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From: Andrey Semashev (andysem_at_[hidden])
Date: 2005-09-23 15:04:59

Peter Dimov wrote:
> Andrey Semashev wrote:
>> So, there was a really interesting and hot discussion about namings.
>> Many opinions were expressed and I'd like to make some roundup.
> I still think that the question "should X be included at all" is
> slightly more fundamental than "should X be named rearm, protect, or
> on". But this
> may be just me.

I'm sorry I didn't answer directly to you, but I wrote this in one of the
descussion threads:

The more common use case is to create initially disabled guard and then,
depending on some condition, activate it. I've had the need of such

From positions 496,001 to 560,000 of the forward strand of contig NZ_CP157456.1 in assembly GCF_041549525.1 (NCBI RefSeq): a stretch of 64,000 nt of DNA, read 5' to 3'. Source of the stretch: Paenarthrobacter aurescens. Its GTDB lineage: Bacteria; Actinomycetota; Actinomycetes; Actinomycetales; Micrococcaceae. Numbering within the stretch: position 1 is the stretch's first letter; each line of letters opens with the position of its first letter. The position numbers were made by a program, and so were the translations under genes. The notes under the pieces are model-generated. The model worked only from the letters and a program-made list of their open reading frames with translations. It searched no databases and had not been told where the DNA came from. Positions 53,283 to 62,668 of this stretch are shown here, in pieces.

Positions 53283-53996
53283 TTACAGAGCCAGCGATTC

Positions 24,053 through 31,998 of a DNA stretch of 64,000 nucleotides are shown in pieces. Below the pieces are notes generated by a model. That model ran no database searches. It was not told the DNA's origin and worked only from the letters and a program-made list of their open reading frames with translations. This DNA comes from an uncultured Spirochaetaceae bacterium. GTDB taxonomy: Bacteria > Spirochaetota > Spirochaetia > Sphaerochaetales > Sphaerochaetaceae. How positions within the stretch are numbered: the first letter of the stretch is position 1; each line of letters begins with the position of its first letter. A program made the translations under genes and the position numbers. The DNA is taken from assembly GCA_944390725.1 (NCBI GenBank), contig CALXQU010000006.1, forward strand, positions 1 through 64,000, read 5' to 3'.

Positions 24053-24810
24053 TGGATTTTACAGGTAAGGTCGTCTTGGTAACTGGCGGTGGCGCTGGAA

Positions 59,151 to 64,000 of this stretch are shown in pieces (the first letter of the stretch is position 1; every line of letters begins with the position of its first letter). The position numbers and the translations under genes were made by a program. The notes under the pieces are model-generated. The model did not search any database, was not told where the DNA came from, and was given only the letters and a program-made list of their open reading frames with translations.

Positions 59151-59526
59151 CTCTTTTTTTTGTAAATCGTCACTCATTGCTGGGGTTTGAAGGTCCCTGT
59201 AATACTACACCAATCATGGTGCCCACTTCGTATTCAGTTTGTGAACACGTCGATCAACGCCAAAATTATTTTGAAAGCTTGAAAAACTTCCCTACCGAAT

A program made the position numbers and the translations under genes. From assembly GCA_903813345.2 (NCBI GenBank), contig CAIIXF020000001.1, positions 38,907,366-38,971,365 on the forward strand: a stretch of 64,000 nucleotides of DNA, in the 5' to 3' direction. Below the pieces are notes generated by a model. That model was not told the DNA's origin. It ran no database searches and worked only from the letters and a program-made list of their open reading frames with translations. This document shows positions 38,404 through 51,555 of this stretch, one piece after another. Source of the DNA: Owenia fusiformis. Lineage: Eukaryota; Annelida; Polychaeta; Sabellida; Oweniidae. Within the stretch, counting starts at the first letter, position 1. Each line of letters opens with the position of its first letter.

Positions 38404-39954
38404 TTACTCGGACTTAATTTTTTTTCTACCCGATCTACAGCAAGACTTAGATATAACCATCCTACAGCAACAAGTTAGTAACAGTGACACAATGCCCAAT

functionality several times.

The example may be made up. Imagine we have some function that plays the
role of a common entry point that dispatches objects of different types. For
simplicity all objects support interface IObject that have a method GetType.
The objects should be dispatched to different another entities depending on
their type. But for some objects some post-actions should be made.

void Entry(IObject* pObj)
    scope_guard g = make_guard(&PostActions, guard::disarmed);

    switch (pObj->GetType()) {
        case eType1:
            m_pEntity1->Process(pObj); // may throw
        case eType2:
            m_pEntity2->Process(pObj); // may throw

        case eType3:
            m_pEntity3->Process(pObj); // may throw

Another example. Assume you have to operate with some non-trivial object.
Something like that:

void foo(CObject const& obj)
    scope_guard g = make_guard(&PostActions, guard::disarmed);


    if (obj.is_ok()) {

        if (obj.foo3(param))



Both examples are very simplified but I hope they show the picture.

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